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A Right Pastoralist Predicament

News item submitted by Ben Margerison
News item dated 6 Jan 2011

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The Kilombero Valley has been going through some drastic changes in recent years, one of which, recently highlighted in the national press in Tanzania is the influx of pastoralists into the region in the latter half of the last decade. Their immigration from Northern, more arid parts of Tanzania, and subsequent increase in the region has led to much environmental degradation, including the destruction of much woodland and the degradation of much grassland. There has also been great alteration in water availability in the area, and pollution of water bodies due to the contamination caused by pesticides used on livestock belonging to the pastoralists.

Their presence has placed great strain on the indigenous population of the valley, who have highlighted their plight to government bodies on numerous occasions but do not possess the wealth to be able to influence legal proceedings in comparison to the pastoralists. This is a great shame and there is no doubt that a change in the rights of the indigenous population needs to occur with regards to their capability to protect the Kilombero Valley from unsustainable practices. The production of livestock may serve many useful purposes in areas otherwise unsuitable for agricultural development, but in a fertile region such as the Kilombero valley, far more people can be provided for through the production of staple crops.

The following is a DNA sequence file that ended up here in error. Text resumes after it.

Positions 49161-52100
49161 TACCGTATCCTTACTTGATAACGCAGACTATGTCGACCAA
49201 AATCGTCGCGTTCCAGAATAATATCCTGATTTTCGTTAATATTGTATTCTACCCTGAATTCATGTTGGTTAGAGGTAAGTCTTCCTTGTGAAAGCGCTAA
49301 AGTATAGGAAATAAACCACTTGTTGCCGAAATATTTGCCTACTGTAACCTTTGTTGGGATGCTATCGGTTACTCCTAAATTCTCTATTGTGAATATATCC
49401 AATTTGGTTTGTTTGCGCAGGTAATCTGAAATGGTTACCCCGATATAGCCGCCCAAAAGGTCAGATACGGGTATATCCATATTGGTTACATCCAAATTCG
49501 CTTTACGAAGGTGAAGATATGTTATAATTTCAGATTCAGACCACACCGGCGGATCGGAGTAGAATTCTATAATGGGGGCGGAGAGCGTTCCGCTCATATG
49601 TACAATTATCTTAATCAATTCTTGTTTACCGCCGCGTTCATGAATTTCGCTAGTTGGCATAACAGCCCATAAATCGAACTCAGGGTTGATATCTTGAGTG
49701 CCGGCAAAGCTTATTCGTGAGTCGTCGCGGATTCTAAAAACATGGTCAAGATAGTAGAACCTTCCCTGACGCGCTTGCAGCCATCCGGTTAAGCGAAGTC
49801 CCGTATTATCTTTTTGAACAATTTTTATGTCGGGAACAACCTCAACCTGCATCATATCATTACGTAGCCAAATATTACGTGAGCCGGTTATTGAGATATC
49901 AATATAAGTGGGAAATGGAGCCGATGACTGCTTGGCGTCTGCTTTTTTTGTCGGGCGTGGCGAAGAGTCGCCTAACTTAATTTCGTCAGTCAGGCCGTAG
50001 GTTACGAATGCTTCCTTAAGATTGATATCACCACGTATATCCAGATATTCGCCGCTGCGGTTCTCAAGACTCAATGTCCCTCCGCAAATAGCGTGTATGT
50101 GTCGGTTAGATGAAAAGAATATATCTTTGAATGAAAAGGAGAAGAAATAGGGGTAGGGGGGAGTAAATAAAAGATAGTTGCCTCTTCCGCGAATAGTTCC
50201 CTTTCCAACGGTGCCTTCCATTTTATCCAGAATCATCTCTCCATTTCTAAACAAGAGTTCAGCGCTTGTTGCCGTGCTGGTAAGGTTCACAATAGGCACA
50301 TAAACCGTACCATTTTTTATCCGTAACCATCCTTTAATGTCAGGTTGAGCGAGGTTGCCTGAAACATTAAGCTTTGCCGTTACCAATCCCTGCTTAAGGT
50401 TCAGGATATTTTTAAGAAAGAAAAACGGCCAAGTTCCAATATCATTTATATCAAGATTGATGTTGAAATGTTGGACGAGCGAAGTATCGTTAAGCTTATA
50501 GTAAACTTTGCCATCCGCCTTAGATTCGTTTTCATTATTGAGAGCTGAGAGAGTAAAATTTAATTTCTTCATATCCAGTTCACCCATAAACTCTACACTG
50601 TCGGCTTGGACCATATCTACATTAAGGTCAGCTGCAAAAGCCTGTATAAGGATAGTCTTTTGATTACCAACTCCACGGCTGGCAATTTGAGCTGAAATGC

Recent large mammal surveys in the Namwai forest carried out by Frontier teams have highlighted a crash in the populations of many species in the region in the last three years, with corresponding evidence of a substantial increase in the cattle population. Frontier teams in the Kilombero valley also undertaken much training of local stakeholders in the Ruipa corridor towards the end of 2010, and are carrying on this work into the New Year. The training sessions encouraged village leaders to comment on the health of the Ruipa corridor and why its degradation is occurring at such a rapid rate. The consensus was that the largest factor was ever increasing pastoralism.

 



The enthusiasm of the stakeholders for the conservation of the corridor has been extremely encouraging, but any future success will largely depend upon whether the conflict of interests between pastoralists and local farmers can be resolved in a sustainable way. Hopefully 2011 will bring some positive developments.

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